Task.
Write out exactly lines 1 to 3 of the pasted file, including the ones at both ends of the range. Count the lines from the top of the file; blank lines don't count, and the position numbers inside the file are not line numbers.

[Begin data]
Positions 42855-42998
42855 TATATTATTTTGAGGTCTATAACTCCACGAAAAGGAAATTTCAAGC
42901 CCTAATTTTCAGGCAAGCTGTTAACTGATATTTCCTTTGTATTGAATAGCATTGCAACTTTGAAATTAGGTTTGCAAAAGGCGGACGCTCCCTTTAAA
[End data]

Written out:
Positions 42855-42998
42855 TATATTATTTTGAGGTCTATAACTCCACGAAAAGGAAATTTCAAGC
42901 CCTAATTTTCAGGCAAGCTGTTAACTGATATTTCCTTTGTATTGAATAGCATTGCAACTTTGAAATTAGGTTTGCAAAAGGCGGACGCTCCCTTTAAA